Semester of Graduation
Master of Science (MS)
Carbon monoxide (CO) is primarily known for being a toxic gas. However, CO is used by microorganisms as an electron or carbon source in a variety of respiratory processes. Different kinds of microorganisms utilize CO aerobically and anaerobically, using two distinct CO dehydrogenases (CODHs). Aerobes oxidize CO using a molybdenum-dependent dehydrogenase (Mo-CODH), while anaerobes utilize a nickel-dependent CO dehydrogenase (Ni-CODH). Studies of the biochemistry and microbiology of aerobic and anaerobic CO oxidation are extensive, but relatively little is known about the ecology of anaerobic CO oxidation. In an effort to test new hypotheses about the ecology of anaerobic CO oxidation, a series of studies was undertaken using diverse soils and sediments that provided novel insights about the activity and biogeography of the process, its temperature sensitivity, and the diversity of microbial communities that participate in anaerobic CO uptake. CO uptake assays used low (10 ppm) CO concentrations under aerobic and anaerobic conditions, and high (25%) CO concentrations under anaerobic conditions at 25 °C and 60 °C. Anaerobic CO uptake occurred across all sites with low CO concentrations, even in recent volcanic deposits. Anaerobic CO uptake at high concentrations exhibited more variability. However, anaerobic CO uptake occurred in mesothermal and psychrothermal sites as well as in hot spring systems, suggesting that this process occurs in a wider range of environments and across a broader temperature range than previously reported. Analyses of microbial communities based on 16S rRNA gene sequences reveal distinct responses to elevated temperature, but less of response to elevated CO concentrations. However, there were enriched taxa, including known and putative Ni-dependent CO oxidizers, suggesting that anaerobic CO oxidizers may be more diverse than previously imagined.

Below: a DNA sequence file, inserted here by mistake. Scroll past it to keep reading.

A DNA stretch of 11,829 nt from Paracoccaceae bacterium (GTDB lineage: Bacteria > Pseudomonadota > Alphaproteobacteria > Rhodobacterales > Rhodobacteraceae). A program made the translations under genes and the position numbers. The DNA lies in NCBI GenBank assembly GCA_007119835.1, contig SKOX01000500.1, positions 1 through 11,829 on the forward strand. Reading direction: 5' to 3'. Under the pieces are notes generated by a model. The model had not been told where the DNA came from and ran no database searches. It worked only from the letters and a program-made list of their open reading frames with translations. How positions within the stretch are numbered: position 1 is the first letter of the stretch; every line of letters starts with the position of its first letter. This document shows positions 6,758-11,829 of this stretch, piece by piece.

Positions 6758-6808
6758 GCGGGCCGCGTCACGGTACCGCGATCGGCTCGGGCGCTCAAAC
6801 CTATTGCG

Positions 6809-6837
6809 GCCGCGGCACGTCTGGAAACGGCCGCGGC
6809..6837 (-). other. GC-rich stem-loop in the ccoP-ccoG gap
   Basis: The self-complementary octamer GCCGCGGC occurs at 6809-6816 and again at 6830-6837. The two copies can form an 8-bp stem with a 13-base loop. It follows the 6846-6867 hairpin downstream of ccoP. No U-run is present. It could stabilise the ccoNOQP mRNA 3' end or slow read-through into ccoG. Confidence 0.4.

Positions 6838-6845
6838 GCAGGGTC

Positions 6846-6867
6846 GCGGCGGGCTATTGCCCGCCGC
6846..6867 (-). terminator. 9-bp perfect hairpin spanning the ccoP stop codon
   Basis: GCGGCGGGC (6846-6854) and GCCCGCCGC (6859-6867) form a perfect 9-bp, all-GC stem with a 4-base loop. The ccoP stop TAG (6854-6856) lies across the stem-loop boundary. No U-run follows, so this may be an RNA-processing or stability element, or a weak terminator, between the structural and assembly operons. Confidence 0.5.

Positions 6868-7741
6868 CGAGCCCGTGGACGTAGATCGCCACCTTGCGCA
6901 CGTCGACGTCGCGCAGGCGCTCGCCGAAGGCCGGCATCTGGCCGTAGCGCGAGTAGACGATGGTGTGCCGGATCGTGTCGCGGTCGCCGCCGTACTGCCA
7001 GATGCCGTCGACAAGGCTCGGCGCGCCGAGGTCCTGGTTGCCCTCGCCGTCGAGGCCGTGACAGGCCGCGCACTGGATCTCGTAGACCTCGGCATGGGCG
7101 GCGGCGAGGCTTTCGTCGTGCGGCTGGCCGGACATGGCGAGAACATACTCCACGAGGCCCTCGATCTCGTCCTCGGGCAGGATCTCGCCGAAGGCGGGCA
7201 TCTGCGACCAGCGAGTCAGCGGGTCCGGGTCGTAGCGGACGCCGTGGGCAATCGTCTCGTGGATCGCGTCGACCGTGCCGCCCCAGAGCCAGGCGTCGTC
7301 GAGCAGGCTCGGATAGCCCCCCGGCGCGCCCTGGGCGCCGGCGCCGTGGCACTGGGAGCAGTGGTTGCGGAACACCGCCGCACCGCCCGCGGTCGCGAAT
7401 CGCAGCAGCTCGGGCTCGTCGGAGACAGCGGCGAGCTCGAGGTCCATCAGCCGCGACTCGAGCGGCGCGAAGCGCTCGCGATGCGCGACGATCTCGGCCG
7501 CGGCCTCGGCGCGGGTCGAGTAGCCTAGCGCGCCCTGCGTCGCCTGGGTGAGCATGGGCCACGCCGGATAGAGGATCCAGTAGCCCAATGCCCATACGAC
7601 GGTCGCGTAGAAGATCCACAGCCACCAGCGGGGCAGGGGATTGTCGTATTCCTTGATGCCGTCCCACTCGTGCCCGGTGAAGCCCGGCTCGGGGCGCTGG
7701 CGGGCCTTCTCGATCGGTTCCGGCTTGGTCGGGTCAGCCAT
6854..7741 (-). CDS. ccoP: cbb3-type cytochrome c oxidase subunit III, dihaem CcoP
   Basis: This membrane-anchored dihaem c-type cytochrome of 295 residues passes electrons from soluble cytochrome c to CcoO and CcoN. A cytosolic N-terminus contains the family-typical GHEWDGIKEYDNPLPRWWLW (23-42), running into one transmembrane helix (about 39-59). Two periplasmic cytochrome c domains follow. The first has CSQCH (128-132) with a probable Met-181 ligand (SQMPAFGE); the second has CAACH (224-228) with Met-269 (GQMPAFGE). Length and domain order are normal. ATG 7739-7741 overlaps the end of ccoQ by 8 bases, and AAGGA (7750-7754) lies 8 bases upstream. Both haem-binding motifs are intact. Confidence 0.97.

DePoy, Amber N., "Distribution, Diversity, and Biogeography of Anaerobic Carbon Monoxide Uptake by Microbial Communities in Soils and Sediments" (2021). LSU Master's Theses. 5295.
King, Gary M.